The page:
Gelesis Holdings Inc. (NYSE: GLS) (“Gelesis” or the “Company”) the maker of Plenity for weight management, today released a poster presentation at the International Congress of Endocrinology in Singapore. The LIGHT-UP study evaluated the safety and efficacy of GS200, an investigational oral hydrogel, which was designed to emulate the properties of ingested raw vegetables, with slightly different mechanical properties compared to Plenity (GS100).
The LIGHT-UP study was conducted over 25 weeks in 254 participants with prediabetes or type 2 diabetes and a BMI of 27-40 kg/m2. It met its primary endpoints and GS200 reported a highly favorable categorial weight loss response and tolerability in a population that often struggles to lose weight and is at high risk for obesity-related complications. One out of three GS200-treated adults were “super responders,” losing at least 10% of their body weight and on average losing 13% (~30 pounds), or 7 inches off their waist circumference in only 25 weeks.
“In previous studies we observed better weight loss response for individuals with pre-diabetes. In this study we wanted to understand if we could replicate this intriguing finding also with people who have type 2 diabetes, since typically weight loss is even more challenging for them” said Frank L. Greenway, MD, Medical Director and Professor at the Pennington Biomedical Research Center, Louisiana State University and one of the study’s lead investigators. “These findings could help us to understand the reason why the hydrogel therapy works better for people with elevated insulin resistance, which is important given the heterogeneity of the mechanisms driving weight gain and obesity.”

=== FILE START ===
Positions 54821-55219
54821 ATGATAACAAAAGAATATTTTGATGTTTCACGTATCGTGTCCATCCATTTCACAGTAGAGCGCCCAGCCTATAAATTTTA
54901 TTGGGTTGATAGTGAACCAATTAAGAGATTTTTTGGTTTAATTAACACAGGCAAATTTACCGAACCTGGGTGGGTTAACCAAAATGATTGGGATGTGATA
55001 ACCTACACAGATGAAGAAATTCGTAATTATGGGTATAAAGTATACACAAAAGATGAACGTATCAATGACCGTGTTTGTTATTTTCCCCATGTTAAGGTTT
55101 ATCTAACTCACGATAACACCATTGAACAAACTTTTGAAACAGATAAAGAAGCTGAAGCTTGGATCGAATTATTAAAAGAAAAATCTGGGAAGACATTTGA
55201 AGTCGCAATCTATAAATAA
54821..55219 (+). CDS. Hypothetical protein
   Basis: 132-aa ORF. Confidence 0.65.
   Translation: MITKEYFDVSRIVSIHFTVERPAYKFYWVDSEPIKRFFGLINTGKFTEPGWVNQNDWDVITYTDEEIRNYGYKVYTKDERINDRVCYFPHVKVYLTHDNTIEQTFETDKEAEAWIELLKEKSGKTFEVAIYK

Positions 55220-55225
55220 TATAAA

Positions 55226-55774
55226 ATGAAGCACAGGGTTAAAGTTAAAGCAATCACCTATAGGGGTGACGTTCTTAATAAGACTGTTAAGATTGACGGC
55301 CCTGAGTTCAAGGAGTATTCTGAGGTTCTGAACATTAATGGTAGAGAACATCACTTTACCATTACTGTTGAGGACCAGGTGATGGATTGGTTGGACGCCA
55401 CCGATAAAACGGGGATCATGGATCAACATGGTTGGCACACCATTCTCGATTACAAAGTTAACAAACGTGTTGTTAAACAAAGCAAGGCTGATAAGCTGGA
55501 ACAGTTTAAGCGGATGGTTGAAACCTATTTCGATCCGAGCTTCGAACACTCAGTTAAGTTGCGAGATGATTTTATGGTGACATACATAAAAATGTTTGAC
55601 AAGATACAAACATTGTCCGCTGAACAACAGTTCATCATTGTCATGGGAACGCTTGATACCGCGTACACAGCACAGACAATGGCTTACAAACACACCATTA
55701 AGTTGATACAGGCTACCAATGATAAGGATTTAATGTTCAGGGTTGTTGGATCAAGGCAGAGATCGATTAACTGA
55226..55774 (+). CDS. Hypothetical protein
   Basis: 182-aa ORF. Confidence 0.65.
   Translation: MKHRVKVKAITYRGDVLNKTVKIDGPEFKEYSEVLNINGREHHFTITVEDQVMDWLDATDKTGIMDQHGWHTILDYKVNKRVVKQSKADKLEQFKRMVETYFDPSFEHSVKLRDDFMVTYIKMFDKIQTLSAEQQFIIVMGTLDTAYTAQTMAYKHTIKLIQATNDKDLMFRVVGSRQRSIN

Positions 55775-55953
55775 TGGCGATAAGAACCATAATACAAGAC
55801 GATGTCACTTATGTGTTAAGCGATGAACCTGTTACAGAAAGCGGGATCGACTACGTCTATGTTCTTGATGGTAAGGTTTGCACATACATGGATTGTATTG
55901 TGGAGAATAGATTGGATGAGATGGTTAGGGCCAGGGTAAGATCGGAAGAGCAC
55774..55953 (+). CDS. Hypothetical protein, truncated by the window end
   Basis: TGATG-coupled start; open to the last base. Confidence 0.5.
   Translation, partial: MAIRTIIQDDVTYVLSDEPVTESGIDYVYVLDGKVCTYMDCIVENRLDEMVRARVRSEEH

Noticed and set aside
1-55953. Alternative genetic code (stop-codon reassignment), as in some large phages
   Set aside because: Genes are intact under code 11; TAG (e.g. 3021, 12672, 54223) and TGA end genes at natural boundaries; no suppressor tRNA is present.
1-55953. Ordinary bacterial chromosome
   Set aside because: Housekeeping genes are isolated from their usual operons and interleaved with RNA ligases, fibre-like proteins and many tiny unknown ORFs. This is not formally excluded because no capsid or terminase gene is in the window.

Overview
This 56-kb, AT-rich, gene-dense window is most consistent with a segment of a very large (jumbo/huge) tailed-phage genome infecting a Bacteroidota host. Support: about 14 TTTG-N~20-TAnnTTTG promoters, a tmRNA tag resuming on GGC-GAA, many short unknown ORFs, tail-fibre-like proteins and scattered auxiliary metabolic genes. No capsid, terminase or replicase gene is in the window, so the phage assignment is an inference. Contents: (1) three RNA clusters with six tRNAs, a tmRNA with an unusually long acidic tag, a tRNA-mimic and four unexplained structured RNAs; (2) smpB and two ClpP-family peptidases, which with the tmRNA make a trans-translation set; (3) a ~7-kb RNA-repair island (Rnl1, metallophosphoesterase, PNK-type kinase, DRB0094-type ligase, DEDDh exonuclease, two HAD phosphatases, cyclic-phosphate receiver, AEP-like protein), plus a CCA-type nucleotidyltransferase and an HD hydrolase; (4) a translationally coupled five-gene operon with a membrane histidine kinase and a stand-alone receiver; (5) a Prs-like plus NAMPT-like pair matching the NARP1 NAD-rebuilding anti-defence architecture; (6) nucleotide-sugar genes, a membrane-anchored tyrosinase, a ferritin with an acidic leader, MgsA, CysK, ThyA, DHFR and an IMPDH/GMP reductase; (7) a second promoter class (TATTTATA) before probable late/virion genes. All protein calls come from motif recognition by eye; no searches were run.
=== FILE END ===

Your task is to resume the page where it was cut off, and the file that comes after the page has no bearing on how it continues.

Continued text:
The study also investigated meal-time insulin release in people with prediabetes using a two-hour oral glucose tolerance test. Participants with pre-diabetes treated with GS200 had significantly less total mealtime insulin release, compared to placebo, the mean difference was -22.0%, P=0.04. The peak level of mealtime insulin was also significantly lower for people that used GS200 when compared to placebo with a mean difference of 47.3μU/mL, P=0.03.
“These reductions in mealtime insulin release were statistically significant even after controlling for changes in weight loss between GS200 and placebo, indicating that the observed improvements are independent of weight loss, suggesting additional mechanisms involved in the metabolic effects of the oral hydrogel technology,” said Elaine Chiquette, Gelesis Chief Scientific Officer. “These are exciting results, and we continue to investigate how GS200 affects insulin response and weight loss in people with prediabetes and type 2 diabetes.”